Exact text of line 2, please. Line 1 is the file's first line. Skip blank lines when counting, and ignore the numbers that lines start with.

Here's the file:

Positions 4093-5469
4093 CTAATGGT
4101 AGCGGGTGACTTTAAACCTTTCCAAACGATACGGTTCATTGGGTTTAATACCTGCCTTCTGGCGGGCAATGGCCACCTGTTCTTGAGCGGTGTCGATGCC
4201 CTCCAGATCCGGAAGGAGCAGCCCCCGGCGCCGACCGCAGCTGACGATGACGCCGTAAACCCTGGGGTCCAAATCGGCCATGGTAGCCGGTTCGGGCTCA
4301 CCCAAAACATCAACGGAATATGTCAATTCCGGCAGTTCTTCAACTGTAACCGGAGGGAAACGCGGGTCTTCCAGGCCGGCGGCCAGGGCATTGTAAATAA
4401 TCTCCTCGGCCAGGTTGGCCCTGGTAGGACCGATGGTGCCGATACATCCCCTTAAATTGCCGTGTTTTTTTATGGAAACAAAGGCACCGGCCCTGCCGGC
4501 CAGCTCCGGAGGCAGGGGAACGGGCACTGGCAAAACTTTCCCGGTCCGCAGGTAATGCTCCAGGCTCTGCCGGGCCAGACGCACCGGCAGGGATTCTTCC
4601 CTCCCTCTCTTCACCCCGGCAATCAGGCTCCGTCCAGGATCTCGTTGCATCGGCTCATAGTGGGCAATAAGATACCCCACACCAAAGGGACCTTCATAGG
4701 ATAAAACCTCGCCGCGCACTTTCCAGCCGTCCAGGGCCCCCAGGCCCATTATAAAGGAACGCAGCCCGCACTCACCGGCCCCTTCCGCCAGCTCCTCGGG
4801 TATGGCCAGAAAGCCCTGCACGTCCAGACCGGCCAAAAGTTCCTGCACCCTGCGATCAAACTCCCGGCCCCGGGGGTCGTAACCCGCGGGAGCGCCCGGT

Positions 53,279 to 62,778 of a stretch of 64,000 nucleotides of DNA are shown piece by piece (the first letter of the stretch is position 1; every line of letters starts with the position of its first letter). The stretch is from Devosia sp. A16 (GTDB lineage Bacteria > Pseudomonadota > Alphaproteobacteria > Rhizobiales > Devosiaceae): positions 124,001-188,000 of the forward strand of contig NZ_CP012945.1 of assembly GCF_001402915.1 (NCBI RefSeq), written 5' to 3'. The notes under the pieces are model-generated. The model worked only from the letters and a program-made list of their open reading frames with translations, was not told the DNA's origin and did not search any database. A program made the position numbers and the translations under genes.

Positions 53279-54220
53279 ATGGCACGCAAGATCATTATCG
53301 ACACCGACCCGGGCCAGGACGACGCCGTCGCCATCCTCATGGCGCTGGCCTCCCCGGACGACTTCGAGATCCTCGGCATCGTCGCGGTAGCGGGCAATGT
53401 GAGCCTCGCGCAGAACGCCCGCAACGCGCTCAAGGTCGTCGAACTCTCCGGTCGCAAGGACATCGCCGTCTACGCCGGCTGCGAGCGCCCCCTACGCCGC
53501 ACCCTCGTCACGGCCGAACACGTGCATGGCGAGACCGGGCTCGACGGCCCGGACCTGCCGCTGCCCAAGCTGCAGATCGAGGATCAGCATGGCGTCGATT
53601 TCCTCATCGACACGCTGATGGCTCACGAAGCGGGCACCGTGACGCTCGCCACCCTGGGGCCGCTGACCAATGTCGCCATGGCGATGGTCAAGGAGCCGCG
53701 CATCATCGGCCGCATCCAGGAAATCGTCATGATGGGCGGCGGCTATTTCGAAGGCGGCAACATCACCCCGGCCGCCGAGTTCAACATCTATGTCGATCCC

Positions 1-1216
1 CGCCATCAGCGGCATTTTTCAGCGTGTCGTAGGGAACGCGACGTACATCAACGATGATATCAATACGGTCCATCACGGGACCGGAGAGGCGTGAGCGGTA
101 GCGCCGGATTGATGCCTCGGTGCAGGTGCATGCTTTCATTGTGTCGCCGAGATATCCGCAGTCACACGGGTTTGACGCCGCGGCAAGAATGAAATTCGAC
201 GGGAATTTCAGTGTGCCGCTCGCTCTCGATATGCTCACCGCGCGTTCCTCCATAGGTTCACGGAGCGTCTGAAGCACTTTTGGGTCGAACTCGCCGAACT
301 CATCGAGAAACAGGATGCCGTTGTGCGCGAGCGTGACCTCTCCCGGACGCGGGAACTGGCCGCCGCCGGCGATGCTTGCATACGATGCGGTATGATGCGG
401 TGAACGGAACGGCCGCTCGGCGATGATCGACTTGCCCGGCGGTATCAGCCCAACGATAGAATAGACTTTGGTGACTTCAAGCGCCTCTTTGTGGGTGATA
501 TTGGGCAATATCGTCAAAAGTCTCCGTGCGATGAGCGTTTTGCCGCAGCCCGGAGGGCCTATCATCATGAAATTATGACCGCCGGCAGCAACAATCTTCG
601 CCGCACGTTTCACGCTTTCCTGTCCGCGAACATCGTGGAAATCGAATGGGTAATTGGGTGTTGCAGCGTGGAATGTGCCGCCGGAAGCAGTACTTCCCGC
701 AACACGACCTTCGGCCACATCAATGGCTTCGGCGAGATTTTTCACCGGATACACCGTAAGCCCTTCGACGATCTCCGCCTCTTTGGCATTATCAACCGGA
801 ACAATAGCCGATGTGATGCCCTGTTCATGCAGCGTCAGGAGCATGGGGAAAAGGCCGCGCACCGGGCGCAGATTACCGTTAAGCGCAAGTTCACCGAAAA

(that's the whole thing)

4093 CTAATGGT